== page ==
The bright-line test’s main home exemption rules have been amended for residential land acquired on or after 27 March 2021. From that date the exemption rules will not be applied on an all-or-nothing basis for those property purchases, but instead the exemption will apply only for the period during which the property is actually used as the owner’s main home.
The original all-or-nothing exemption rules were suitable for the shorter bright-line test period. However, now the period has been extended to 10 years for residential property acquired on or after 27 March 2021 and therefore some of the gain on disposal of a home could be taxed.
For example, under the new rules, a person will have to pay tax under the bright-line test for a property that was rented out for three years even if they also used it as their main home for four years.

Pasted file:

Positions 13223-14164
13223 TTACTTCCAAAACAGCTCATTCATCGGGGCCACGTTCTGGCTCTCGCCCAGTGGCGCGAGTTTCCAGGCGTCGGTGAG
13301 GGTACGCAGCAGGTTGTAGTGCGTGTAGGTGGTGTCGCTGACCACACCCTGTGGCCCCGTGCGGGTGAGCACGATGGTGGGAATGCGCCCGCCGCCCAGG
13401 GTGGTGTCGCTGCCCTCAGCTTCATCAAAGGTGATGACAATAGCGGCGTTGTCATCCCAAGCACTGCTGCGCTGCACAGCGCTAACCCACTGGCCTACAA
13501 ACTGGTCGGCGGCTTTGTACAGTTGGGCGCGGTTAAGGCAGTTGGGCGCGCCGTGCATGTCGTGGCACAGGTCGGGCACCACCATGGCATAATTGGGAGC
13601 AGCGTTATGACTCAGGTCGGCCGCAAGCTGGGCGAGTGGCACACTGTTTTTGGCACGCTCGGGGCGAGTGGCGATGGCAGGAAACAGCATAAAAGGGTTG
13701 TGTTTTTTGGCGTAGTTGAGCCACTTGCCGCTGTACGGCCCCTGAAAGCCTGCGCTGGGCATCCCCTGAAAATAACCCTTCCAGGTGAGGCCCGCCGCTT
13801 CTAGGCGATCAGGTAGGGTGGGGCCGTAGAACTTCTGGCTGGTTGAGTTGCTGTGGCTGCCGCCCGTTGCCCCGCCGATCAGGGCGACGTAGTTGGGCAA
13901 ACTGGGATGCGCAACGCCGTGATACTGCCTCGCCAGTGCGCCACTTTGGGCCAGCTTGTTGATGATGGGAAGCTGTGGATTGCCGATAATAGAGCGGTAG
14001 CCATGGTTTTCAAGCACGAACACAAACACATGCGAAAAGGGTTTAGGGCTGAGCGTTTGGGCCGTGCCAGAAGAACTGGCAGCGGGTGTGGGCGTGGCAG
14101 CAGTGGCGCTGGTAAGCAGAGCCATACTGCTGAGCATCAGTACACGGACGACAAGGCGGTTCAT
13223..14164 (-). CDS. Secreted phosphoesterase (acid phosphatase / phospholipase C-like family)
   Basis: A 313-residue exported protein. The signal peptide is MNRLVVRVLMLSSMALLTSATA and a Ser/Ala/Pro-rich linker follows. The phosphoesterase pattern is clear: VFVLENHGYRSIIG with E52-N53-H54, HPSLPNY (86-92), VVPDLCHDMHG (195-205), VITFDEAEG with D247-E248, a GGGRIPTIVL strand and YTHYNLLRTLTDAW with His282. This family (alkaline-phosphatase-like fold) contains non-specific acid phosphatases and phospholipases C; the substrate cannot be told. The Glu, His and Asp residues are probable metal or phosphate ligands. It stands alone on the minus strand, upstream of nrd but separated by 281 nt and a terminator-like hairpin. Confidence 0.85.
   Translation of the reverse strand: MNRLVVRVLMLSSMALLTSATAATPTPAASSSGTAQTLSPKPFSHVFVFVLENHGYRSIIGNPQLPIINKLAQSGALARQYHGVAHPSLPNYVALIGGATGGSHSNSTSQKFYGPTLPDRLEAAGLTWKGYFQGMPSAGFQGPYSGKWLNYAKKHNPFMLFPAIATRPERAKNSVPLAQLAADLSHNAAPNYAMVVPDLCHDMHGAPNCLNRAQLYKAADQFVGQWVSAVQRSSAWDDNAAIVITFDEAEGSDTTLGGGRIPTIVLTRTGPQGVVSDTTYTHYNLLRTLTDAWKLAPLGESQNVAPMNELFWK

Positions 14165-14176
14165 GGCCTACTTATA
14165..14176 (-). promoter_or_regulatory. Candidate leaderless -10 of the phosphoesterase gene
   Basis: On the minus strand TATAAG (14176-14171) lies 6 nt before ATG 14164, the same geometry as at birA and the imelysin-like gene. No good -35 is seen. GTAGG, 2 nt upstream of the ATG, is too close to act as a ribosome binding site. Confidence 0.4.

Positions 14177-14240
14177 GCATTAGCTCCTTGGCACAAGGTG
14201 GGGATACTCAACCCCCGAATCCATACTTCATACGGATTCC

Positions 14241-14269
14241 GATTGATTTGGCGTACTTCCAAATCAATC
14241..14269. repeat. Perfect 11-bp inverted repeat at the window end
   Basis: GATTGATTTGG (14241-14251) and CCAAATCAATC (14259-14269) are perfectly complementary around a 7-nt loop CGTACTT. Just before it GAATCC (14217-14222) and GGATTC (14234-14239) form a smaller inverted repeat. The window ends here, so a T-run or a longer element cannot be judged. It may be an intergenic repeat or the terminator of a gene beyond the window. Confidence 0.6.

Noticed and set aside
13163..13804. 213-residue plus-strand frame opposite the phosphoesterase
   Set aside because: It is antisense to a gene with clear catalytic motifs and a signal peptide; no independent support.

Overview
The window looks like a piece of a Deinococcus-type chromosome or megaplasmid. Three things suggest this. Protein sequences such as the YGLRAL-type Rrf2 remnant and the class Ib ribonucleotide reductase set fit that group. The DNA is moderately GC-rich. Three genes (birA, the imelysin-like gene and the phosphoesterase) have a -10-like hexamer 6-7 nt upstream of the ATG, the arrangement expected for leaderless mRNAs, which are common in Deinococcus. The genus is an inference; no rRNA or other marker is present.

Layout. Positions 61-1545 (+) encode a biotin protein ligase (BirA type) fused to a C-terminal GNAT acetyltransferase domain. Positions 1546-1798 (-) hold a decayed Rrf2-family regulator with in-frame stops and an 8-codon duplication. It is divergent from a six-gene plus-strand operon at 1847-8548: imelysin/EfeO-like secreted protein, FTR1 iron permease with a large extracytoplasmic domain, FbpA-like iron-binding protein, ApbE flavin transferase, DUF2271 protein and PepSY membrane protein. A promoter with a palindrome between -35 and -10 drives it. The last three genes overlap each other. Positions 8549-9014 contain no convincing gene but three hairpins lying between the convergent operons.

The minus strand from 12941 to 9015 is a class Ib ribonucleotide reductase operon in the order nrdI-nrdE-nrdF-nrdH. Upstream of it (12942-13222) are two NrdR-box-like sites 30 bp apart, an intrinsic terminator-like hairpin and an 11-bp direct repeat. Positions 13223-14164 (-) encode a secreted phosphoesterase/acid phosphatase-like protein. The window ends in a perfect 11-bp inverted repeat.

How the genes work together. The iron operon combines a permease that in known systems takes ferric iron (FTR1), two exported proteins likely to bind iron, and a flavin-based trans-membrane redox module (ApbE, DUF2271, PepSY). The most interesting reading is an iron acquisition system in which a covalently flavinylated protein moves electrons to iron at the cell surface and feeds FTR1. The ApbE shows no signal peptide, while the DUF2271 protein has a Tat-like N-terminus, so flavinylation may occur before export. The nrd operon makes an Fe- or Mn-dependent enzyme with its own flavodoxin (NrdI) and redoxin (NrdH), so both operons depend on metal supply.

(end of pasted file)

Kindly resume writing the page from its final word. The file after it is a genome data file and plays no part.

A full exemption will now only apply where a property is used as the owner’s main home for the full bright-line period. But there is a 12-month buffer, for the days when the property is not used as the main home thus allowing those days to still be treated as main home days, if:
- The number of non-main home days total 365 days or less; and
- The non-main home days are immediately before or after a period where the property is used as the person’s main home.
Amendments To Main Home Exemption Rules: Case Study
Jonathan purchases a property in 2023 and lives in it for five years before renting it out for three years. He sells the property in 2031. Under the original rules, Jonathan would have qualified for the main home exemption as the property was his main home for more than 50% of the time of ownership. However, the amendments mean that the main home exemption only partially applies as the property was not Jonathan’s main home for the full ownership period, which totalled eight years. For tax purposes, his income from the sale of the property will be reduced to reflect the five years that the property was his main home.
Please contact us if you have questions regarding the main home exemption rules for the bright-line test for residential property.